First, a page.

Introduction: The State of Democracy 20 Years on
Domestic and External Factors
- Jacques Rupnik, Sciences Po, 56 rue Jacob, Paris, 75006, France; e-mail: Jacques.Rupnik@sciences-po.fr
The countries of East-Central Europe (ECE) embarked on a democratic transition in 1989 were proclaimed consolidated democracies when they joined the European Union (EU) in 2004. Today most of the new democracies are experiencing “democratic fatigue” and some seem vulnerable to an authoritarian turn. The EU, seen as the guarantor of the post-1989 democratic changes, is experiencing an unprecedented economic, financial, and democratic crisis with the combined challenges of technocracy and populism. The article explores the different approaches to the study of democracies in ECE, their specific features and vulnerabilities, and tries to provide an interpretation of the premature crisis of democracy in ECE in a broader transeuropean context.
Published online before printJanuary 21, 2013, doi:10.1177/0888325412465110East European Politics & SocietiesFebruary 2013 vol. 27 no. 1 3-25
Contemporary authors often qualify the term democracy by adding adjectives such as liberal (or illiberal), deliberative, representative, participatory, delegative, facade, direct (or indirect), electoral, hybrid, Western, Islamic, and so on. Some of the adjectives used are value laden. In the case of Central and Eastern Europe, the adjectives “new”, “post-communist,” and “transitory” imply that these democracies in Western Europe. But does a “young” democratic automatically become “old” after a certain number of free and fair elections? If not, what are the prerequisites of an established or consolidated democracy? How many years or reforms are required for a formerly communist country to become “normal” rather than just “post-communist”? (for instance, today the Spanish or Italian democracy is hardly ever labelled post-facist.)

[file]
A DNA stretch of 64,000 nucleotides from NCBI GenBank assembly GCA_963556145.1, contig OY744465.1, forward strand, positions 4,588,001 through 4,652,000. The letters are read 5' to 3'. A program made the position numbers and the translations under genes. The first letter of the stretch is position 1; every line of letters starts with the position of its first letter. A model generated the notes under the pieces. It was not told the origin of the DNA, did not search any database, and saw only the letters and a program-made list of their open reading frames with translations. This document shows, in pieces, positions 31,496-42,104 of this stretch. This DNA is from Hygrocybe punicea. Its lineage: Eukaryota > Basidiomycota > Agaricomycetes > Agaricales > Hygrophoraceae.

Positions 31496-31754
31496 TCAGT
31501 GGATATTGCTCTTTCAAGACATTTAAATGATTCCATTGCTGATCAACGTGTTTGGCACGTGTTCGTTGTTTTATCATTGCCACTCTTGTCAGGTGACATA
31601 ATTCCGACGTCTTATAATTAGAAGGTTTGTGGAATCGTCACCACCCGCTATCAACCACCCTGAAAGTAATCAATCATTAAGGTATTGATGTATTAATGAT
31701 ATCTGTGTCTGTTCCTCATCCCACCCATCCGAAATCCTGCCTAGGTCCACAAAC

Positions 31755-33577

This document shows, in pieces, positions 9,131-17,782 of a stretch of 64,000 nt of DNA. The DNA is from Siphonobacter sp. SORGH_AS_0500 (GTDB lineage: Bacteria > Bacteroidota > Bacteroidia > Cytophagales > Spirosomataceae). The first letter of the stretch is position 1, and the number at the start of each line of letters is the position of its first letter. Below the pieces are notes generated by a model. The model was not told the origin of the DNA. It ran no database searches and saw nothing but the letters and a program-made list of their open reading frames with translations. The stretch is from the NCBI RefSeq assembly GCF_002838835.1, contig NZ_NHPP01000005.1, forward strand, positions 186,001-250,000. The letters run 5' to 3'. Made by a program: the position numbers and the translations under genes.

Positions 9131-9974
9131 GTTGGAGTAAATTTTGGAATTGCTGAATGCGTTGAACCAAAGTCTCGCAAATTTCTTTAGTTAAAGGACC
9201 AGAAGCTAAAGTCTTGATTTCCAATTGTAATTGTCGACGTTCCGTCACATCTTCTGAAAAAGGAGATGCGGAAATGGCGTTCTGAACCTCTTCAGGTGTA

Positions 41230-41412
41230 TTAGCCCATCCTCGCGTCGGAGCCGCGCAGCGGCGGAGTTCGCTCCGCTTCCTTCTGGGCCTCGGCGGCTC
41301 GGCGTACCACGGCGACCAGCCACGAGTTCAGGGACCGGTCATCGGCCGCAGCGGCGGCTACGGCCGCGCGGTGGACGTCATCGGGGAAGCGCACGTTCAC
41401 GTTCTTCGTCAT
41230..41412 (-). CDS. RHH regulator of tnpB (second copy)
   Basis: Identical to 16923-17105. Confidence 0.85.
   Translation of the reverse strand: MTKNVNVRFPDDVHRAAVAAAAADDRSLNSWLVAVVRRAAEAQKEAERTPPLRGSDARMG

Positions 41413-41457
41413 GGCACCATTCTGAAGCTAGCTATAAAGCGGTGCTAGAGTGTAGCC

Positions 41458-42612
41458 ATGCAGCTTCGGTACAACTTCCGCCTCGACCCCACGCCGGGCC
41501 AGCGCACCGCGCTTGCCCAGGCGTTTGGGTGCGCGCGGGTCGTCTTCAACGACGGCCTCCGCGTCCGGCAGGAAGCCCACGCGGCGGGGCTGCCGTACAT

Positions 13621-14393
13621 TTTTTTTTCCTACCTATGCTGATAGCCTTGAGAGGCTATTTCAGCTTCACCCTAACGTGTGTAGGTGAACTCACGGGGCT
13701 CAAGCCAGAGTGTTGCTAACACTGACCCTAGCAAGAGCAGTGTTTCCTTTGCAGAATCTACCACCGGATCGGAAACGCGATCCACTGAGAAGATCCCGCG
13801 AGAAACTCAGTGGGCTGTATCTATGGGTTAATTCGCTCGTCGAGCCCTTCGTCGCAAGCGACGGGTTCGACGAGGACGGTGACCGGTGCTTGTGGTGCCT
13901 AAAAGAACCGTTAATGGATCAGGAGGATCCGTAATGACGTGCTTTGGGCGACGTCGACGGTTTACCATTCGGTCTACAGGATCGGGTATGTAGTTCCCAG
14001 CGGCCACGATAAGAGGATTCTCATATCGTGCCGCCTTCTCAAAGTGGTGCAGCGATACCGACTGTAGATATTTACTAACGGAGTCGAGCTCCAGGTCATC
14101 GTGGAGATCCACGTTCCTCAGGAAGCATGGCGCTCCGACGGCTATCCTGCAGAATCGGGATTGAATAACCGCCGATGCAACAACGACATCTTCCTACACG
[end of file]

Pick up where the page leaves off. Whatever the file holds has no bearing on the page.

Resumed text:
The disturbing question is the ease with which consolidated democracies such as Hungary can experience “democractic regression”, reminding us that democracies by their very nature are never”definitely established”.
As Poland was under the Kaczynski twins, Hungary today is probably an explicit version of the possibility of democratic regression and populist temptation in established democracies.
这是作者5年的media and democracy 的比较研究（Poland 和Hungray）的研究成果。他认为，现在以及将来的主要威胁，来自于金融危机和全球资本市场的变动。
page 20. Today it is the crisis and the markets that threaten to undermine consolidated democracies. (In Southern Europe as much as in Eastern Europe)
page 20-21 The two dominant responses to the crisis have recently been the parallel rise of technocracy (as a substitute for elected governments in Greece or Italy) and of populism (against technocratic elites, in defense of national sovereignty with varying degrees of xenophobia),